New networks provide reruns not shown on cable.
Back in the 1950s and ‘60s, television was a different game. With only three TV networks, programs were aimed at the largest, broadest possible audience – hence, the term “broadcasting.” Programs then were intended for, and could safely be watched by, everyone in the entire family, children, teens, adults, and grandparents alike.
With the rise of cable and dozens of networks, many channels began to diversify, and appeal to specific interests; but viewers of a certain age may recall that, when cable TV was just getting started in the 1980s and ’90s, many networks showed reruns of classic broadcast programs. The Andy Griffith Show was the top program on SuperStation TBS. Later, Viacom made classic TV a big business by packaging series from the 1950s, ’60s and ’70s on Nickelodeon’s Nick at Nite, which later spawned TV Land.
But over time, cable became the home to increasingly “edgy” programming. Networks like FX began showing ever-more extreme and graphic content. Other channels, like AMC, abandoned their original remit, and joined in the edgy/trashing program parade. AMC originally stood for “American Movie Classics,” now shows ultra-graphic zombie program The Walking Dead, while TLC, formerly “The Learning Channel,” devotes itself to trashy reality shows. Increasingly, audiences looking for family-friendly fare had nowhere to turn.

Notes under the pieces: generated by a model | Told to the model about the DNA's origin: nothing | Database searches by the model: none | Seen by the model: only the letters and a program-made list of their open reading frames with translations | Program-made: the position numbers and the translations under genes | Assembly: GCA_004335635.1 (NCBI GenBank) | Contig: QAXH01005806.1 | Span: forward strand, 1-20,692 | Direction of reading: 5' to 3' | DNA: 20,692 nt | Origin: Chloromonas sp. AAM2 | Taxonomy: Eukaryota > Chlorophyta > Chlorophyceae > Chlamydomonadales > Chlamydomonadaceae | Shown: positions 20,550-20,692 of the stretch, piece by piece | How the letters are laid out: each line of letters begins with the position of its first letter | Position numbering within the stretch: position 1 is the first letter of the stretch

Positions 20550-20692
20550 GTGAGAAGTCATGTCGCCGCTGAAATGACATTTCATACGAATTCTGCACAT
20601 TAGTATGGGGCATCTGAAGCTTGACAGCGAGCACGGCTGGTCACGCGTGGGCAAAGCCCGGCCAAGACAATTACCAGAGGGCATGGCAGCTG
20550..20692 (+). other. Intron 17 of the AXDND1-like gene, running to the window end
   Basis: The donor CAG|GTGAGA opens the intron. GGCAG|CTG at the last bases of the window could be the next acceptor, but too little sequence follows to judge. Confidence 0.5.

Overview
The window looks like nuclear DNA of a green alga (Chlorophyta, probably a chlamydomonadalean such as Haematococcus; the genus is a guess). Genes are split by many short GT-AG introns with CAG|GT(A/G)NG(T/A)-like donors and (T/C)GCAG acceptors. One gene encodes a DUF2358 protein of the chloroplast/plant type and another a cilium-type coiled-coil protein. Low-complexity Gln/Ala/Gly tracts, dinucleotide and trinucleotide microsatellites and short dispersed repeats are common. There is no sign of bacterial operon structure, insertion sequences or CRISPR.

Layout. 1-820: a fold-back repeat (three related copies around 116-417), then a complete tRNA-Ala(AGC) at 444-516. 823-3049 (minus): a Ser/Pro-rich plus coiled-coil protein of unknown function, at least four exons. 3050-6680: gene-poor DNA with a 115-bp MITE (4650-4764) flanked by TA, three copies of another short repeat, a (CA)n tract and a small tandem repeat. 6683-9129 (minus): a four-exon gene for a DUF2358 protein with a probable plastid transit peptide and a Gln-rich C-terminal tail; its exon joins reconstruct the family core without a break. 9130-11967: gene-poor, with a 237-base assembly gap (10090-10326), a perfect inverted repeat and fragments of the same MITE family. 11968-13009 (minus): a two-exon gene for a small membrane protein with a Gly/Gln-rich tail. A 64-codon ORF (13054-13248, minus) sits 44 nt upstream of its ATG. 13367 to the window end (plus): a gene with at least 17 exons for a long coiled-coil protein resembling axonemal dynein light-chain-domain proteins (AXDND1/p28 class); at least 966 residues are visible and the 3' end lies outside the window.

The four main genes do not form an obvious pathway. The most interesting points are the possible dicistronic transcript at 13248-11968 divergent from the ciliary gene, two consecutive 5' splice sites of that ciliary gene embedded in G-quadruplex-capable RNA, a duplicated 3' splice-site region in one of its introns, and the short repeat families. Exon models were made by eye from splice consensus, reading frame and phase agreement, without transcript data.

Then, in 2009, the situation changed. That year, due to a federal mandate, over-the-air broadcast stations were required to switch from analogue to digital programming. Because digital signals take up much less space on the broadcast spectrum, room was freed up for more channels on broadcast TV…and soon, an new business model was born.
Today, digital “subchannels” are big business. Where once there was, say, just channel 5, today there is a channel 5.1, a 5.2, 5.3, and so forth. Those “subchannels” are now home to new networks, which thrive by showing reruns of classic programming…programming which still has appeal, because those classic reruns were intended for the entire family
“Way back when television was designed for the entire family with one TV, everybody in the business was focused on developing shows that had broad appeal to everyone, and that continues to have efficacies. You may laugh at Charlie’s Angels, Gilligan’s Island, The Odd Couple or Little House on the Prairie, but guess what? There is a huge audience that is willing to watch them,” says Ken Werner, President of Warner Bros. Domestic Television Distribution.
Here’s a rundown of some of the subchannel networks now available.